* Reports say Lloyds considering 15 bln stg cash call
* Two top 10 investors question viability
* Lloyds says in talks about insurance scheme participation
* Lloyds shares fall 4.1 percent
(Adds further details)
By Raji Menon and Steve Slater
LONDON, Aug 10 (Reuters) - Two top shareholders of Lloyds Banking Group Plc (LLOY.L) showed little appetite for a cash call amid reports the lender might seek billions of pounds from a rights issue to avoid the cost of a scheme to insure bad debt.
Lloyds, 43 percent owned by the UK taxpayer, agreed earlier this year to include 260 billion pounds ($433 billion) of risky assets in the British government-backed insurance scheme, to shield it from massive losses if the recession deepens.
Signs of an improving UK economy, optimism over its first-half results last week and a confident outlook for bad debts have prompted questions over its participation in the so-called Asset Protection Scheme (APS).
Two top shareholders said on Monday they were uncertain if the bank could raise the extra cash through rights issue, or indeed whether it would be worthwhile sidestepping the scheme.
“We really don’t see how this could be made to work,” one top 10 shareholder, who declined to be named, told Reuters.
“I also think it would be quite surprising if there is that much appetite for Lloyd’s stock. I really can’t see how they could engineer this at all.”
Newspaper reports over the weekend and on Monday said Lloyds -- which raised 4 billion pounds from shareholders earlier this year -- could raise up to a further 15 billion, sending its shares down as investors fretted over potential dilution and the impact of reduced protection.
Industry sources and analysts said the bank could instead gauge appetite for a rights issue to avoid the 15.6 billion pound cost of the government insurance.
Lloyds’ stock lost 4 percent to 97.95 pence by 1516 GMT, lagging a European banking sector .SX7P that shed 0.4 percent. Shares in Royal Bank of Scotland (RBS.L) -- the only other bank to have signed up for the APS -- were down 7.8 percent.
Another top 10 investor said there were too many variables, including the government’s own willingness to participate -- a critical issue, given its more than 40 percent stake in Lloyds.
“Why are they doing this? Is this because they genuinely think the worst is over or is it because they don’t want to pay a hefty fee for the government’s protection? I just don’t think it’s a fait accompli yet,” the investor said.
Headline numbers would support arguments for a withdrawal.
Credit Suisse analysts said in a note its estimates suggested the scheme’s payments to Lloyds and RBS -- just over 10 billion pounds over the next five years -- would dwarf 32 billion pounds paid up in fees.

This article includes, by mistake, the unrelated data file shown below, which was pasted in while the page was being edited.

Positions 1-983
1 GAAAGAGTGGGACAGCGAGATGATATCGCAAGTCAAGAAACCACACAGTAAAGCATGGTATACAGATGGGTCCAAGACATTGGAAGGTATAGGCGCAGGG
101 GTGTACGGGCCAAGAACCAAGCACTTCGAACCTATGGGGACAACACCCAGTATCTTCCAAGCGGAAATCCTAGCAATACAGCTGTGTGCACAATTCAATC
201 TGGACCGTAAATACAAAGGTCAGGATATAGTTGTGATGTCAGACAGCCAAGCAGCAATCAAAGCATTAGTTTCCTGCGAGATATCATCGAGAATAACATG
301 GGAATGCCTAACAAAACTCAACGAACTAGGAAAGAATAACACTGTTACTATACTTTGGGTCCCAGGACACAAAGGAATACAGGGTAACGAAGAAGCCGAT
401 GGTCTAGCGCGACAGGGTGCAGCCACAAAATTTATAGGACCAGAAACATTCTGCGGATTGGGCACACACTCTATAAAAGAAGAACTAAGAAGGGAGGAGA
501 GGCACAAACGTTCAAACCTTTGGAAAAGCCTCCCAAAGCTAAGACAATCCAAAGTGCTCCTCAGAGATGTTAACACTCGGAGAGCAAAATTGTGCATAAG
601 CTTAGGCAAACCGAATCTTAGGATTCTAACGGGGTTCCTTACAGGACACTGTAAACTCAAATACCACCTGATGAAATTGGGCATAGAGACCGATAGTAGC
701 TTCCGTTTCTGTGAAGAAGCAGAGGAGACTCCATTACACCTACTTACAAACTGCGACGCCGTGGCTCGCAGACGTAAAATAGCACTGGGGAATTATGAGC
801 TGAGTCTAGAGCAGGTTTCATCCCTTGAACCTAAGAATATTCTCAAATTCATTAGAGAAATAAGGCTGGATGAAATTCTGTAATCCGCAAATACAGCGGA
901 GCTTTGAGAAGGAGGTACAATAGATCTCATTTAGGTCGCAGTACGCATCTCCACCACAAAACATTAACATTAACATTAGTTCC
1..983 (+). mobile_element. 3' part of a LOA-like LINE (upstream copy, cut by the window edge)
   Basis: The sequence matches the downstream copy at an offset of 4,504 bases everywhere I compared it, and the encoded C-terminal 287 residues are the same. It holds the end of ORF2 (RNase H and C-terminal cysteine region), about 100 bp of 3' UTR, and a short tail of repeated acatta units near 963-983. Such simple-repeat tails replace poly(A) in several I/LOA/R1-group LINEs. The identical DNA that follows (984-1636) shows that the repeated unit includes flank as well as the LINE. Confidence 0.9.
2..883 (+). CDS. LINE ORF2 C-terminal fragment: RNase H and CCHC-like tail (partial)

But without the APS, Credit Suisse said the banks would, for example, have to raise up to 40 billion pounds of capital between them to satisfy regulatory stress tests and could also be liable to pay for the government’s helping hand so far.
Lloyds said in a statement on Sunday it was working with the Treasury on the terms of its intended participation in the scheme and expected “to conclude these discussions and agree terms that are in the best interest of shareholders”.
The bank declined to comment further on Monday.
Analysts, however, said the European Union could yet hold the key to Lloyds’ decision -- particularly if it toughens threats to force the bank to sell assets or limit market share.
“The elephant in the room is what the EU decides to do with Lloyds’ business model,” said Simon Maughan, analyst at MF Global. The risk that investors miss out on those long-term rewards could encourage them to support a cash call, he said.
“The shareholders’ arms could be twisted here.”
The merits of a rights issue over the APS would likely hinge on the outlook for bad debts, and prospects remain grim despite Lloyds’ optimism that it is through the worst. RBS warned on Friday it could be years before impairments subside.
”For it to have legs you’ve got to believe the loss severity on APS assets would be much lower than estimated three months ago. I‘m most unconvinced,“ said Ian Gordon, analyst at brokerage Exane BNP Paribas. ”It would be an astonishing U-turn.
RBS’s poor financial shape means it has little option but to sign up, despite a 6.5 billion pound fee, billions of pounds of “B” shares and a hefty fiscal cost.
Lloyds credit default swaps, which measure costs of insuring against Lloyds defaulting on its loans, were tighter. [ID:nLA195767] (Additional reporting by Clara Ferreira-Marques; Editing by Greg Mahlich and Gilbert Kreijger)